Fake Sheikh will not give evidence in trial over Tulisa drugs case


Fake Sheikh Mazher Mahmood has declined to give evidence in his trial for allegedly tampering with evidence in the case of pop star Tulisa Contostavlos.

Mahmood, 53, and his driver, Alan Smith, 67, are accused over their role in the collapse of the former X Factor judge's drugs case in July 2014.

The Old Bailey has heard that the Sun undercover journalist had a boozy meeting with the singer at the Metropolitan Hotel in London, posing as a film producer keen to discuss a role alongside Hollywood star Leonardo DiCaprio.

Miss Contostavlos had allegedly arranged for Mahmood to be sold half an ounce of cocaine by one of her contacts for £800 in May 2013.

But the N-Dubz star's trial was thrown out of court after Smith changed his police statement to remove comments she allegedly made expressing disapproval of hard drugs.

She had allegedly said she had a family member with a drug problem as Smith drove her home to Potters Bar in Hertfordshire after the meeting with Mahmood.

Mahmood, of Purley, south London, and Smith, from Dereham, Norfolk, deny conspiring to pervert the course of justice.

Mahmood's lawyer, John Kelsey-Fry QC, told jurors that his client would not be going into the witness box.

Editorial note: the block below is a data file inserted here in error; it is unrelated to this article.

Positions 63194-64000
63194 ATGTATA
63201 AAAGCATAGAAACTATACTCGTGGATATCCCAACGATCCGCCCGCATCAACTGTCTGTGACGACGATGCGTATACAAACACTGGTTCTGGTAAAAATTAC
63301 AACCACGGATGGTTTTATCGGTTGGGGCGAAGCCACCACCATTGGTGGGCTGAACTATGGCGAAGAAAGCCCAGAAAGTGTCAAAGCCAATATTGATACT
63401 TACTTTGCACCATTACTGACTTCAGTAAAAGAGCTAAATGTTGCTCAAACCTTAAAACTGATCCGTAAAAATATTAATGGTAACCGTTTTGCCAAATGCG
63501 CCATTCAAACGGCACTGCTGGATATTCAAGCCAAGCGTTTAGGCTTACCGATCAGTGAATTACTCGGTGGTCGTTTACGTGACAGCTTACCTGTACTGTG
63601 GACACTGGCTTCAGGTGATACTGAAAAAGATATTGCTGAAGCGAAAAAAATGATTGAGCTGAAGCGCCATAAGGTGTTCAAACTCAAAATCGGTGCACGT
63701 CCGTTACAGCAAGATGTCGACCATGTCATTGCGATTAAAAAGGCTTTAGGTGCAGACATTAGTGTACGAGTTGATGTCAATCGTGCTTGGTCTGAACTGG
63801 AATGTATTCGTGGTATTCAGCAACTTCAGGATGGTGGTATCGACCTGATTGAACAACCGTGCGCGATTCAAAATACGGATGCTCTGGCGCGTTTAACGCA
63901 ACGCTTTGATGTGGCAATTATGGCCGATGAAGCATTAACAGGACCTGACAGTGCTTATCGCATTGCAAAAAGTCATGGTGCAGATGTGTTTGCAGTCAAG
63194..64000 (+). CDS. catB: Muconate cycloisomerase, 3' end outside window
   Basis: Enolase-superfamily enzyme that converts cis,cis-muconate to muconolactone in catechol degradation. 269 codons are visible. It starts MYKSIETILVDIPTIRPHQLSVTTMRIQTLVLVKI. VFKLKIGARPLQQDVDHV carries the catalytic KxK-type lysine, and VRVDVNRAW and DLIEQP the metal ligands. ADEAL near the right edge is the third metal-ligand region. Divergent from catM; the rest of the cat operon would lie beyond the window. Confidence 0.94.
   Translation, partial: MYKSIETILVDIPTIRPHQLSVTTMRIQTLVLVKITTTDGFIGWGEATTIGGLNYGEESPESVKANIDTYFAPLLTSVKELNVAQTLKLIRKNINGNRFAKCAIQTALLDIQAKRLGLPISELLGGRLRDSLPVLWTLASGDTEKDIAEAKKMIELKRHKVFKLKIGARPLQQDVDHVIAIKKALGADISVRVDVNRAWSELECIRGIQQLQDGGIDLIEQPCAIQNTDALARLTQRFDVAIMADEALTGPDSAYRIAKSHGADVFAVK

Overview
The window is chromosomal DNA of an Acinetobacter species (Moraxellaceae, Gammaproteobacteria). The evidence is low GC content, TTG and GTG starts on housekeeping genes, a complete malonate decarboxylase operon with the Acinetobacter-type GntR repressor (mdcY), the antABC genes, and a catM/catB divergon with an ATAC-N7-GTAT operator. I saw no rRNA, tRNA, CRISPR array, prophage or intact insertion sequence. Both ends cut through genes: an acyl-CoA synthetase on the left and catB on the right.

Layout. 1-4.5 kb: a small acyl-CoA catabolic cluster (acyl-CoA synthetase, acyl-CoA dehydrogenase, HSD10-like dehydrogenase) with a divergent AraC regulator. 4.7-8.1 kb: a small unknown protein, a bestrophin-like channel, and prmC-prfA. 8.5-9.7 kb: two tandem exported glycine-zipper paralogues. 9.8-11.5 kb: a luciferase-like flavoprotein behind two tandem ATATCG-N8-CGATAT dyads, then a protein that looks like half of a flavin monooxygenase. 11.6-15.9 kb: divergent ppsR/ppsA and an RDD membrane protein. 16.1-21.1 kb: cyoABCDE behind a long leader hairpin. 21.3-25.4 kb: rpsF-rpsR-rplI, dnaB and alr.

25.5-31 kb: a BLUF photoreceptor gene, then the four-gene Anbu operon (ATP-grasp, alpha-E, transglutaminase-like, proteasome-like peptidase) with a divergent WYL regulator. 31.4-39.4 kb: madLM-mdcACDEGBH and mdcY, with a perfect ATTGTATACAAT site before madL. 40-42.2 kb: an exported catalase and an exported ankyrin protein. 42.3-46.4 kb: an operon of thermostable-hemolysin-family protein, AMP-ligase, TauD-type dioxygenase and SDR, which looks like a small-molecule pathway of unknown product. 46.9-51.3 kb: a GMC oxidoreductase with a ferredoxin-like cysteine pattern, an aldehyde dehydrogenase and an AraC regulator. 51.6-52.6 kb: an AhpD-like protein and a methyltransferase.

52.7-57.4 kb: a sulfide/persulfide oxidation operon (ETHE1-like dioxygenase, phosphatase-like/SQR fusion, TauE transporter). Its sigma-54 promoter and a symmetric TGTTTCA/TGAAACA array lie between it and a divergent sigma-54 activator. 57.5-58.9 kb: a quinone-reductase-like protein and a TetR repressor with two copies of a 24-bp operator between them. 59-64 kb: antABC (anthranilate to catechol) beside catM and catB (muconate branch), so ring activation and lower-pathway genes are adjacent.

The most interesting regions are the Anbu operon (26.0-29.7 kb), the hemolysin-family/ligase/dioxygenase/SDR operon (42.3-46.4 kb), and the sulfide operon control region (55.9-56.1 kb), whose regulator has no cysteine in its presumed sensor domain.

Trevor Burke QC followed suit and said he would be calling no evidence for Smith.

Prosector Sarah Forshaw QC in her closing speech said: "If they were innocent men with nothing to hide, wouldn't they be shouting it from the rooftops?"

Ms Forshaw told jurors: "When you put them all together, they altogether lead you to the compelling inference that these two men put their heads together to change that statement - a compelling inference that demands an explanation and you have had none."

The lawyer suggested that Mahmood had wanted to "show off" to his employers and prove that he "deserved the title of King of the Sting".

The lawyer went on to say that Mahmood's methods had been put on trial over the question of entrapment.

Pre-trial legal argument risked him being "exposed" as a "trickster" rather than the "swashbuckling hero" he wanted to be, she said.

Smith's initial statement to police which included the pop star's anti-drugs comments had posed a problem for the journalist, the court heard.

And so Miss Contostavlos's disapproval of hard drugs was "airbrushed out" after Smith emailed his statement to Mahmood, Ms Forshaw said.

She added: "You may think these men have concluded their best chance of being found not guilty is to say nothing."